China mobile partnership.
    Docomo partnership.
    Partnership with luxury brands.
    Partnership with medical research.
    Tim Cook is doing some amazing things that Jobs could only dream of. Not taking anything away from Jobs, just showing that Cook is a worthy successor.

    But Apple is sponsoring the Met Gala. That means they're only interested in fashion now. /s
  • Reply 4 of 81
    sflocalsflocal Posts: 4,652member

    When I made the switch to Macs back in 2008, my productivity shot up.  Gone were the days where I had to babysit my Windows machine and wasting countless of hours over the years to keep it stable due to shoddy drivers, unstable Windows updates, and general all-around bugs.



    My "computer" went from being something akin as being in a bad relationship, to actually become a tool that helped me get my job done.



    This coming from a guy that built his own power rigs for ages.  I got off that train and never looked back.



    This report proves the choice was a wise one.

  • Reply 5 of 81
    brucemcbrucemc Posts: 1,528member

    Certainly a great endorsement from a high profile company.  I wonder if it will get much play in the media-blog-o-sphere, or is anything positive on Apple a no go zone now.

  • Reply 6 of 81
    kpomkpom Posts: 617member
    This is a great story. If IBM can adopt the Mac, so can any large enterprise. They just need the will to do it.
  • Reply 7 of 81

    Based on my own observations at my company, one possible bias is that most folk who have macs are far more savvy than my windows colleagues, even for the simpler things.  They know what they want out of a computer, and macs are their choice.

     

    I happen to use both for work (90% MacBook Pro, 10% Lenovo).  And my experience mirrors what IBM is reporting...I have very little trouble with my buttery-smooth and stable mac, but the higher-end windows machine is a nightmare.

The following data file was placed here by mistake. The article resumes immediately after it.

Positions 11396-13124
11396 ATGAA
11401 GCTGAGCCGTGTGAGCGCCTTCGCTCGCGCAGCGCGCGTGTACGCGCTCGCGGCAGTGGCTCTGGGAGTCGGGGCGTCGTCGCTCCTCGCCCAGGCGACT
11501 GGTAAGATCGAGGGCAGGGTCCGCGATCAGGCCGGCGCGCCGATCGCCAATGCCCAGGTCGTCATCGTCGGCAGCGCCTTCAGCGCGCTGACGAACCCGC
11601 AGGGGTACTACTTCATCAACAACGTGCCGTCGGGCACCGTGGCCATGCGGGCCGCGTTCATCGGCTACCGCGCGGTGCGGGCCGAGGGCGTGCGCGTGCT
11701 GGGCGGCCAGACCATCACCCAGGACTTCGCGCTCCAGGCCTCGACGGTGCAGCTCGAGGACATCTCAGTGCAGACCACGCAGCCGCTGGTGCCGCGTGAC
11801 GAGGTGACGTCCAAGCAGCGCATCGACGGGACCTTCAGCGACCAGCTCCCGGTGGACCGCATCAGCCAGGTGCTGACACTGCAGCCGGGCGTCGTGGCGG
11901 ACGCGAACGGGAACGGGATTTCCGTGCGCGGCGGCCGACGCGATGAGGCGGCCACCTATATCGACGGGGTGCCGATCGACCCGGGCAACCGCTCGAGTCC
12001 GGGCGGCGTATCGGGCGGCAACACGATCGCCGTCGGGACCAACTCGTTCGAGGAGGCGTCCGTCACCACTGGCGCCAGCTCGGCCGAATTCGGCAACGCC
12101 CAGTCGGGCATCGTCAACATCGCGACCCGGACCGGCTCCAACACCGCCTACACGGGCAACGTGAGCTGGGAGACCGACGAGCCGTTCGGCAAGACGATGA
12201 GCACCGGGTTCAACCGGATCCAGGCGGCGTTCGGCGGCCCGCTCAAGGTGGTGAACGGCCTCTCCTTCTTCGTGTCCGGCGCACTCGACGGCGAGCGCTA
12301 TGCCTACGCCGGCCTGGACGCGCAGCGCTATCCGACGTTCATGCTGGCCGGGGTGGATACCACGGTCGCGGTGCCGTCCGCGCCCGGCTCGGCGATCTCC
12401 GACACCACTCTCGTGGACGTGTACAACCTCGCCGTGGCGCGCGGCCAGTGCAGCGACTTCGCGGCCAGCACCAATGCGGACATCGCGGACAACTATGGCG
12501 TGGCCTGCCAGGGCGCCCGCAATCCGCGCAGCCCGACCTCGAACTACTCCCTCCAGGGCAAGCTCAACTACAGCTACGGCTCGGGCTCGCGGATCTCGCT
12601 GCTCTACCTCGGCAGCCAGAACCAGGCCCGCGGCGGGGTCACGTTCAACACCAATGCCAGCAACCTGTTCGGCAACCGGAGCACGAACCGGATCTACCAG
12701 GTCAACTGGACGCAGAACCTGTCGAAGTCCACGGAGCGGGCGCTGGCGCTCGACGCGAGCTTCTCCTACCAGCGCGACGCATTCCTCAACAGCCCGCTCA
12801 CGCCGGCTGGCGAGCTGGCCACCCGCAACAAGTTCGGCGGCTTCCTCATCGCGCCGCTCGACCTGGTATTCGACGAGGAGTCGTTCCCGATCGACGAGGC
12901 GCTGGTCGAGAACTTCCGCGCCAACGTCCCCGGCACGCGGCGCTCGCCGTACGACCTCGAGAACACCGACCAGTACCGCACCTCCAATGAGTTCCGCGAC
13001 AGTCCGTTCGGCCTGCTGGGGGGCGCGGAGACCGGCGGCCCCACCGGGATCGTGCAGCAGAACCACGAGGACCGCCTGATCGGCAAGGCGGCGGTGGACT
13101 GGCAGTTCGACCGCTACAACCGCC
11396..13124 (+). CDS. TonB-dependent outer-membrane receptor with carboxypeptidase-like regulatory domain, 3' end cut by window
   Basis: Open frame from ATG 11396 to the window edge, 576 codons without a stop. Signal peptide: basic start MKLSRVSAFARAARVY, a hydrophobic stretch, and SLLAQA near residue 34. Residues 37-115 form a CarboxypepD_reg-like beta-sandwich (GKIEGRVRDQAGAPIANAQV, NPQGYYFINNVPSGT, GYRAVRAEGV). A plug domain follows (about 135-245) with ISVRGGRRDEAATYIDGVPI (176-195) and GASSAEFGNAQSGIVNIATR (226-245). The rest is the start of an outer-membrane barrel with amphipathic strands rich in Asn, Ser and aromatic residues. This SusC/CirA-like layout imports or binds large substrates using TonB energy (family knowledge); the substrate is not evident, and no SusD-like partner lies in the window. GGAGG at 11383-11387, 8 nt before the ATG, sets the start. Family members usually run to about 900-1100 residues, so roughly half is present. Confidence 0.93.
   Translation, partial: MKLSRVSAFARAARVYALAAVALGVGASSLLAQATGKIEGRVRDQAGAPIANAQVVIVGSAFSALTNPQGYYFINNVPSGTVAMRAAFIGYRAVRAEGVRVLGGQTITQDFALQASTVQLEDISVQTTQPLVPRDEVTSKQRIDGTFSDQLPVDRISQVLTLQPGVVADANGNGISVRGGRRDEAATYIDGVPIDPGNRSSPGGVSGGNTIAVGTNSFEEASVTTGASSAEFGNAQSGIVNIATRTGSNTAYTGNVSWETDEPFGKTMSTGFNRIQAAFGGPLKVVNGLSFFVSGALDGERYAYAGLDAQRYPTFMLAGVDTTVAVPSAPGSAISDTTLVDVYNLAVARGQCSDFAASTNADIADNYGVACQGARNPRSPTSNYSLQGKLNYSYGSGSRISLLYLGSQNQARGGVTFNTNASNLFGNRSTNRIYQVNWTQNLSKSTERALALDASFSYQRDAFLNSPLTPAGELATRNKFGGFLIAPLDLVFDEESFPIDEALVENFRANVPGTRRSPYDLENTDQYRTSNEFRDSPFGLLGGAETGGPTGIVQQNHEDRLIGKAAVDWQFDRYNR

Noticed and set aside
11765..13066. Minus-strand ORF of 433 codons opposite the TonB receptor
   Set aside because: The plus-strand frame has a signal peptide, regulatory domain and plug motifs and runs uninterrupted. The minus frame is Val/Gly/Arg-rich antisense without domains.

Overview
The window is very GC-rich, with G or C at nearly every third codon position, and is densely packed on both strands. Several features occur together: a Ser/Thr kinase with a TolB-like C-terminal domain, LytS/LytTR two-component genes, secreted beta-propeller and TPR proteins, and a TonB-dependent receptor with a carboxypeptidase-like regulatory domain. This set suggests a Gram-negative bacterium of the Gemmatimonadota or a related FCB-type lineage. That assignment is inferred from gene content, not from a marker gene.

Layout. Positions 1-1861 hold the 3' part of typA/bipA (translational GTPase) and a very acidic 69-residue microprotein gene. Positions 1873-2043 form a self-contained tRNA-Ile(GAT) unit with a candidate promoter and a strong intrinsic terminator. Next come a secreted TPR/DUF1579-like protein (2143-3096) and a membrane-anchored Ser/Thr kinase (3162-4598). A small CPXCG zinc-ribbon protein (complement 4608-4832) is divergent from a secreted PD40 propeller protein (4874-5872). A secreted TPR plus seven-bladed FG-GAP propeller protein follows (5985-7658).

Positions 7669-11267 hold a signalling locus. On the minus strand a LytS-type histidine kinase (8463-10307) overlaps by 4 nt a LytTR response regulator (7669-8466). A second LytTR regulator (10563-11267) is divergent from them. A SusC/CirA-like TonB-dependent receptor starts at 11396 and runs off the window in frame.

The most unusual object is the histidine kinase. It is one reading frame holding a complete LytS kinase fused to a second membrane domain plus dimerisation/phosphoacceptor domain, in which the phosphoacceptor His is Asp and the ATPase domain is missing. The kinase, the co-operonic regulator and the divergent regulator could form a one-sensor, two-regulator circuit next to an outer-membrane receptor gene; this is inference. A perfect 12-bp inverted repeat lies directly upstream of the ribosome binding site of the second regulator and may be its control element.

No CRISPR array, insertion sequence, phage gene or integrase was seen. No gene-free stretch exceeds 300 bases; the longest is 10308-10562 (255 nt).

• Reply 8 of 81
    sflocalsflocal Posts: 4,652member
    Quote:
    Originally Posted by sog35 View Post

     

    And this is why IT departments hate Mac's.  

     

    They know their job may be on the line if Mac's are adopted because of fewer problems.

     




    We have a network admin that is a die-hard Apple hater.  In the beginning, I was the only Mac user in the company.  Seeing that my workstation never had issues, the IT director decided to get his first Mac (a rMBP) against the recommendations of the admin.  His problems went away.



    Next, the VP of the company after suffering for years of abysmal PC issues, took a glance and inquired.  The admin refused to endorse it so he went directly to us to ask about our experience.  That week he brought his first rMBP and his problems went away.  He continuously praises Apple for something as simple as having a sleep-mode that "actually works".  



    Since then, the admin bought his own MBP only because "he needs to support us in case Mac issues arise" which strangely, we never asked him since day one.  Since then, many more users have went the Mac route.



    The company gave iPhones as company policy.  He refuses to use one to this day.



    All our workstations use VMware to run Windows and the only issues we get are network issues identifying problems with the admin's network.  Thanks to IBM porting their legacy development tools away from Windows-only, I don't even use Windows anymore in the office.



    I would see this as a plus for admins.  The less time being used to deal with client/PC issues could be better allocated to maintaining/improving infrastructure.

  • Reply 9 of 81

    "Every Mac that we buy is making and saving IBM money, " Previn said.
  • Reply 10 of 81
    rogifanrogifan Posts: 10,669member

    Apple needs to run with this. Especially considering Intel and Microsoft are doing a big advertising campaign this fall.
  • Reply 11 of 81
    tundraboytundraboy Posts: 1,618member

    Basically IBM just said "the computing platform that we invented sucks".

  • Reply 12 of 81
    Quote:

    Originally Posted by AppleInsider View Post


    Further, Previn revealed that just 5 percent of Mac users call IBM's internal help desk for assistance, compared to 40 percent of PC users.

     

    90% of those 5% are probably "I forgot my password".

     

    The rest are fixed by restarting the Mac.

  • Reply 13 of 81
    Quote:
    Originally Posted by sflocal View Post